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Connecticut school shooting reignites national gun control debate

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December 17, 2012 12:00:00 AM PST
The mass killings in Newtown, Conn., have changed the national debate on gun control. A new ABC News-Washington Post poll finds that 54 percent of Americans favor stricter gun control laws - a five-year high.

Sen. Dianne Feinstein, D-Calif., said she will introduce legislation next year to ban the sale of new assault weapons, as well as big clips, drums and strips of more than 10 bullets.

California's other democratic senator, Barbara Boxer, also wants to renew the assault weapons ban and limit magazine capacity to 10 rounds.

It remains to be seen whether these new developments will translate into renewed support for tighter gun control laws. A Clinton-era ban expired in 2004 and has not been renewed.

In an address to the nation, President Barack Obama didn't signal support for a specific response, but has supported gun control in the past.

"We can't tolerate this anymore. These tragedies must end and to end them we must change," the president said in a speech at a vigil held in Newtown for the victims.

More than 100 protesters took to the streets in Washington to demonstrate against the National Rifle Association, which has kept a low profile in recent days.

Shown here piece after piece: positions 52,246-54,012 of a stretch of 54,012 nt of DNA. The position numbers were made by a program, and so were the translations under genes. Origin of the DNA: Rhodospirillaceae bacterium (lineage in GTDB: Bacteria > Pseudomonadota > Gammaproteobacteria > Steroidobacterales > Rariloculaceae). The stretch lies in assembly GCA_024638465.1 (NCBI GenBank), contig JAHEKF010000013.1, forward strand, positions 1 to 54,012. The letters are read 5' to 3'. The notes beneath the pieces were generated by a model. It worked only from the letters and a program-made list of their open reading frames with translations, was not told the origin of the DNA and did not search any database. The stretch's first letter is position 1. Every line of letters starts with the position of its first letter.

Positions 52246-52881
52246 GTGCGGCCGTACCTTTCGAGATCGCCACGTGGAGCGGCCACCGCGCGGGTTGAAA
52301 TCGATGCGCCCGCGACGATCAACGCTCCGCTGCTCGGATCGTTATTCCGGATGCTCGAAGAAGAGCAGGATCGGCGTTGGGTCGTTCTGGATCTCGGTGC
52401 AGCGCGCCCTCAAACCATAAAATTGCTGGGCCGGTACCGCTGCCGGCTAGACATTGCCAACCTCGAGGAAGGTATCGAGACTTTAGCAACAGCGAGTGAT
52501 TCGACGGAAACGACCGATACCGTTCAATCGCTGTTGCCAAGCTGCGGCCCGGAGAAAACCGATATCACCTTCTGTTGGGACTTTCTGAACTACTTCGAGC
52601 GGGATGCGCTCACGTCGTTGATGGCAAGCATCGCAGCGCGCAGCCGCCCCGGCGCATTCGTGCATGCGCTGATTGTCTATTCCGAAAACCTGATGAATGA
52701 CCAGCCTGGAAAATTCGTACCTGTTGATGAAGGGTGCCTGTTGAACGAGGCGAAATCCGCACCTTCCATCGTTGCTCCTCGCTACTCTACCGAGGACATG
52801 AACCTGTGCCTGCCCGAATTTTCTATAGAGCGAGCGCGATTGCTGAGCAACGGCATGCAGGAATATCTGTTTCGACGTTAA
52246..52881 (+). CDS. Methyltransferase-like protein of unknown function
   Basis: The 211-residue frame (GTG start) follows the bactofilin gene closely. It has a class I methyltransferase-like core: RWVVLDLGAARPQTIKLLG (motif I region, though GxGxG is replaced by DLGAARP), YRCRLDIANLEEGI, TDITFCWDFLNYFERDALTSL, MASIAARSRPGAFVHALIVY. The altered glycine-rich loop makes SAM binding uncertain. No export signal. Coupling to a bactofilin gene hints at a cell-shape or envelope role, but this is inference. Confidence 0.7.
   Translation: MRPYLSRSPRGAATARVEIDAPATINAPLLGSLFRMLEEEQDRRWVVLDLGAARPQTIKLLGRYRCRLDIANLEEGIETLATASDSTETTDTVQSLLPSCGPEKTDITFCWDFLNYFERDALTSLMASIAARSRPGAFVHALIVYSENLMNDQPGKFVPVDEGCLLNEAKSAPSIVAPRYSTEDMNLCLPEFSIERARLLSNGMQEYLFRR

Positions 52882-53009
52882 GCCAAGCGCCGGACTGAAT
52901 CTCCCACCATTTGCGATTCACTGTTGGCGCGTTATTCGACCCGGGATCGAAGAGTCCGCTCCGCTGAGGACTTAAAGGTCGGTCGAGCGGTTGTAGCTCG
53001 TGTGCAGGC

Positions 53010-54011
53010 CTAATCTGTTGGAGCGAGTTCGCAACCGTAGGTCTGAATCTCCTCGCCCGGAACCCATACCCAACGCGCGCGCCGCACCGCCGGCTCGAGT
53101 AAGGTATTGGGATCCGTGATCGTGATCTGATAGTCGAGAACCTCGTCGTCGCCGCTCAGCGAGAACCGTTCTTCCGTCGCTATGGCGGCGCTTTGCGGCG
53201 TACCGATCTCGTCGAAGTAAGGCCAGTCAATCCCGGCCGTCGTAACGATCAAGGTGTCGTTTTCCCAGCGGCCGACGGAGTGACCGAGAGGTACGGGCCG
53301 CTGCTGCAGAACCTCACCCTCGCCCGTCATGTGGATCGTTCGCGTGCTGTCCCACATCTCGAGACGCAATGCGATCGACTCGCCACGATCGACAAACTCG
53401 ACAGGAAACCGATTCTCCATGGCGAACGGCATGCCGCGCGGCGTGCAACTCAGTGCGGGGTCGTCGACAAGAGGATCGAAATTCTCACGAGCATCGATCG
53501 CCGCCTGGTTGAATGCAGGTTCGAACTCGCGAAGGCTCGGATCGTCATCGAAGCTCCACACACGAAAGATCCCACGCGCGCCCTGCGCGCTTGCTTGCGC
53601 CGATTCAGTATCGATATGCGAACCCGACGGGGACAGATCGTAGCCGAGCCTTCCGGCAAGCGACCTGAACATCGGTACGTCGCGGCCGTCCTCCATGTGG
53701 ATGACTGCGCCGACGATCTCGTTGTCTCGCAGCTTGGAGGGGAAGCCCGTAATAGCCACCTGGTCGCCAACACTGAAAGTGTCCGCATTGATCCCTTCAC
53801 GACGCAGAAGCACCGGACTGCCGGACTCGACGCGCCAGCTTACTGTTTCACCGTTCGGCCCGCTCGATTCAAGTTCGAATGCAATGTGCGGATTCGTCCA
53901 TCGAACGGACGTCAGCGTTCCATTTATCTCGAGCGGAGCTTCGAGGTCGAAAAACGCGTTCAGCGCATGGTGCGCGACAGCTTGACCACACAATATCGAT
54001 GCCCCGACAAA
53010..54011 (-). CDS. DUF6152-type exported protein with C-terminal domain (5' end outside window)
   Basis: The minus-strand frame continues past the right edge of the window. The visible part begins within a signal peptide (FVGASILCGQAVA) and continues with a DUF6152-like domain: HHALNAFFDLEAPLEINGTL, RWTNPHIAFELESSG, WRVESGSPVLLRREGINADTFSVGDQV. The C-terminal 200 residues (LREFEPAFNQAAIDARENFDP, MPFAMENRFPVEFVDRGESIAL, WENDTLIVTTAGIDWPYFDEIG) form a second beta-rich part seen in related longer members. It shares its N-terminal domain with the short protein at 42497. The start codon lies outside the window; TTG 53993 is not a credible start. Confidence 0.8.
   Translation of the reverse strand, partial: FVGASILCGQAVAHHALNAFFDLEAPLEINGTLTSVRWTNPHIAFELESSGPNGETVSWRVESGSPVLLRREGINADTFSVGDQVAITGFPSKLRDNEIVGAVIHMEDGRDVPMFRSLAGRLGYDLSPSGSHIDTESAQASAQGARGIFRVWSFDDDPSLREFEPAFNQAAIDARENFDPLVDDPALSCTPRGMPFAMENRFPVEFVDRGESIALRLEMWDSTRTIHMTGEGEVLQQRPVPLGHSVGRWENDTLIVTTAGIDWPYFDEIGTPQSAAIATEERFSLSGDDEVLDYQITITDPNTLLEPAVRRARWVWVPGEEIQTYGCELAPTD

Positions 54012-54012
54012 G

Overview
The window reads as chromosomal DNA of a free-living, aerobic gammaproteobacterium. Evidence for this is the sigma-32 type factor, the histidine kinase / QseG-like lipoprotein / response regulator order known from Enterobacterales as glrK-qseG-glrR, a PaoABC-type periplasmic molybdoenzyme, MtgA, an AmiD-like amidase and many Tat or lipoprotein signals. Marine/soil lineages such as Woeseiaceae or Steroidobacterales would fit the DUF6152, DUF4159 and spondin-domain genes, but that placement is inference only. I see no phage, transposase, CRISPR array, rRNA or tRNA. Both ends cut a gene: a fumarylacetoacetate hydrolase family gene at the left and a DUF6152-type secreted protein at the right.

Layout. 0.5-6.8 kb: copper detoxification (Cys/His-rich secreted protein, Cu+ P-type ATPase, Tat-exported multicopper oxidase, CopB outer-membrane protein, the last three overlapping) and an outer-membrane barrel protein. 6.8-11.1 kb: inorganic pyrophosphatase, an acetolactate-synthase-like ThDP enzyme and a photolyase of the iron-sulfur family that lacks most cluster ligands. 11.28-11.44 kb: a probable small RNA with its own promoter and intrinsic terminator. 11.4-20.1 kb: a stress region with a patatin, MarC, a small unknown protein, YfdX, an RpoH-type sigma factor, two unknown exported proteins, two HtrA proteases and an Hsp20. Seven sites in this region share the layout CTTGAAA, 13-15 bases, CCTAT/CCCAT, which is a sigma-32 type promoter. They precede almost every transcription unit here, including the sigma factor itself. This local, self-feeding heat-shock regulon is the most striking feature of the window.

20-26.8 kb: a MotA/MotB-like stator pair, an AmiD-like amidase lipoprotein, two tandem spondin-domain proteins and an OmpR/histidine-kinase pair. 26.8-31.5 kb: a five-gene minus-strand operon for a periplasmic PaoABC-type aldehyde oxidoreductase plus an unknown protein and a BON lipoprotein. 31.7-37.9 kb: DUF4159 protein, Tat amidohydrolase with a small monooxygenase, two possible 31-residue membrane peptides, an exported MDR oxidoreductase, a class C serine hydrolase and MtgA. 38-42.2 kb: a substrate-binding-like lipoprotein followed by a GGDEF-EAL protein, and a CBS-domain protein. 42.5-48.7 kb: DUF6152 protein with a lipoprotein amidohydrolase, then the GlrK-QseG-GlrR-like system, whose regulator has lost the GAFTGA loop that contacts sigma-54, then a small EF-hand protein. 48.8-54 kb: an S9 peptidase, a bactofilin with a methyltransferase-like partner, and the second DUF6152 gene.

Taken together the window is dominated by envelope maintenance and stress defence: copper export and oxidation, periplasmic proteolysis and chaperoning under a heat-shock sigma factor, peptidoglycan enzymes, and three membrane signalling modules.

An exclusive Eyewitness News poll conducted by SurveyUSA shows 54 percent of people in the station's viewing area feel that to reduce gun violence it is most important to control gun ownership. Fifty-three percent say the best way to reduce gun violence is by stricter enforcement of existing laws and 58 percent support a limit on how much ammunition a gun can hold.

On the House floor, Senate Majority Leader Harry Reid (D-Nev.) read the names of the 20 children and six adults who were killed when a gunman carrying a high-powered military-style rifle and other guns stormed Sandy Hook Elementary in Newtown on Friday morning.

"Part of the healing process will require Congress to examine what can be done to prevent more tragedies," Reid said.

New York Mayor Michael Bloomberg wants a ban on assault weapons nationwide.

"This is just ridiculous," he said. "This is an outrage. We are killing each other and we are the only industrialized country in the world doing it."

"Everything should be on the table," West Virginia Sen. Joe Manchin declared Monday. He is a conservative Democrat, avid hunter and lifelong member of the National Rifle Association. Republican Sen. Chuck Grassley of Iowa proposed a debate not just about guns but also about mental issues.

Other members of Congress said they believe school staff should be allowed to have firearms to protect children.

"She takes him out, takes his head off, before he can kill those precious kids," said Rep. Louis Gohmert, R-Texas, during an appearance on Fox News.

The Associated Press contributed to this report.


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